LONDON — U.K. Prime Minister Rishi Sunak will travel to Israel on Thursday after urging regional leaders to “avoid further dangerous escalation” in the Middle East conflict.
Sunak will kick-off a two-day trip to the region meeting Israeli Prime Minister Benjamin Netanyahu and President Isaac Herzog. Downing Street said the British prime minister is due to arrive in Israel early on Thursday morning, before traveling to a number of other regional capitals.
U.K. Foreign Secretary James Cleverly will conduct his own diplomatic push to stop the conflict spreading across the region during a three-day visit to the region. He is due to meet leaders in Egypt, Turkey and Qatar, the Foreign Office said.
The visits come in the wake of a devastating blast at al-Ahli Hospital in Gaza on Tuesday in which hundreds are feared to have died, and amid conflicting accusations about who was responsible for the attack.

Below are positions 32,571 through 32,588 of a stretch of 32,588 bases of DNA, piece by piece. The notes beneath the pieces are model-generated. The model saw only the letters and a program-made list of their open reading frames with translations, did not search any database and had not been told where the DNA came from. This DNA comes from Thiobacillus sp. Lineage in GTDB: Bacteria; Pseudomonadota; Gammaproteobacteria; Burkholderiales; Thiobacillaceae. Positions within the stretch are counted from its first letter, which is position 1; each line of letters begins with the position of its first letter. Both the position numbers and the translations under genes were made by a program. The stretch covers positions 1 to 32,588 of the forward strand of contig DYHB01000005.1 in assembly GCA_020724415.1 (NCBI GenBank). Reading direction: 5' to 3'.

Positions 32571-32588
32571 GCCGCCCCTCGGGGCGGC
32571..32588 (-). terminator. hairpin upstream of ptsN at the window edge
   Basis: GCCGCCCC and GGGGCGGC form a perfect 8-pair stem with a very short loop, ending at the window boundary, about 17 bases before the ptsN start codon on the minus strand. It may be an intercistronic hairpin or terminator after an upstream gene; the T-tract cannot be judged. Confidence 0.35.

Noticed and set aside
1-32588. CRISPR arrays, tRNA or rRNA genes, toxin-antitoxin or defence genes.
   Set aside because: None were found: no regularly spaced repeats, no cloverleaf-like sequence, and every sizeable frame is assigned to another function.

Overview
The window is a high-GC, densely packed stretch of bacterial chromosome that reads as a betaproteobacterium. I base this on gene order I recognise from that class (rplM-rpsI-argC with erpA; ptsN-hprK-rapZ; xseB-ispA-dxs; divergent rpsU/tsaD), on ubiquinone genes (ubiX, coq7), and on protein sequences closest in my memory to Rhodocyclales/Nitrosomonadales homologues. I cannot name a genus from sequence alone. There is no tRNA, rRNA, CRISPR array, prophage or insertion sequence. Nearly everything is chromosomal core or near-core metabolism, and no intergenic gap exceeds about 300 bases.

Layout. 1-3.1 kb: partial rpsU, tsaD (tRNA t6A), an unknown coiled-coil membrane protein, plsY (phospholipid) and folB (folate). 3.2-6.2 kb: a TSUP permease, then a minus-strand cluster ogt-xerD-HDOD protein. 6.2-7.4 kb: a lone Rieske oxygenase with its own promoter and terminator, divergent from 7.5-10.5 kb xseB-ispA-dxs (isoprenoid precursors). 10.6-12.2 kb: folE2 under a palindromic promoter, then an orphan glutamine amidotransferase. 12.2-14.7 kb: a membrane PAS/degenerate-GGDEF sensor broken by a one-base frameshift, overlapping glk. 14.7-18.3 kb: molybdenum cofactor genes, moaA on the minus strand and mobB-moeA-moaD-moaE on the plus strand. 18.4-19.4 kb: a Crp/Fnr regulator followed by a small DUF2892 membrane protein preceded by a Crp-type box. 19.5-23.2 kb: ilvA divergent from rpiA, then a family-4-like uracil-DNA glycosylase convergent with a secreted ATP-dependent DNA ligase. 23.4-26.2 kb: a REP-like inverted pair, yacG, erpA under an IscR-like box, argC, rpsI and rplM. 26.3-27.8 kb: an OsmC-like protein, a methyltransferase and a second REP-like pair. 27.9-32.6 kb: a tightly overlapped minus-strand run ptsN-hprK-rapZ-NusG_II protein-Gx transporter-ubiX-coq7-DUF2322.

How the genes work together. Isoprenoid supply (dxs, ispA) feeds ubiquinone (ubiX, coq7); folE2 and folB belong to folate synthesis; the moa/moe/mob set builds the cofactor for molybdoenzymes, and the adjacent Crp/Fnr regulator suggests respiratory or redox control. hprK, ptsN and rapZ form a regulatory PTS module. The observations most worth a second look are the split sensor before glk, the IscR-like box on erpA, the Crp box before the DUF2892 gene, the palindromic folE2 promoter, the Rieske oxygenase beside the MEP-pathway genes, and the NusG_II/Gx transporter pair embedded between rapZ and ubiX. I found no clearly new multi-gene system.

Hamas swiftly blamed the attack on an Israeli airstrike. The Israeli military denied it was responsible, saying the hospital was hit by a rocket misfired by the Palestinian group, Islamic Jihad.
In a statement, released by Downing Street ahead of the trip, Sunak said: “Every civilian death is a tragedy. And too many lives have been lost following Hamas’ horrific act of terror.
“The attack on Al-Ahli Hospital should be a watershed moment for leaders in the region and across the world to come together to avoid further dangerous escalation of conflict,” he added, promising the U.K. would be “at the forefront of this effort.”
Sunak will also call the route into Gaza to be opened up as soon as possible to allow humanitarian aid into the region and for trapped British nationals to leave.
Sunak’s meeting with Netanyahu comes a day after U.S. President Joe Biden visited the region and met the Israeli leader to offer his support.
In their meeting, Biden told Netanyahu that the hospital attack seemed to have been committed by the “other team, not you.”
In the House of Commons on Wednesday Sunak warned against a “rush to judgment” on who was responsible before all the facts on the “awful situation” had been established. He said Britain was working with allies to establish the truth.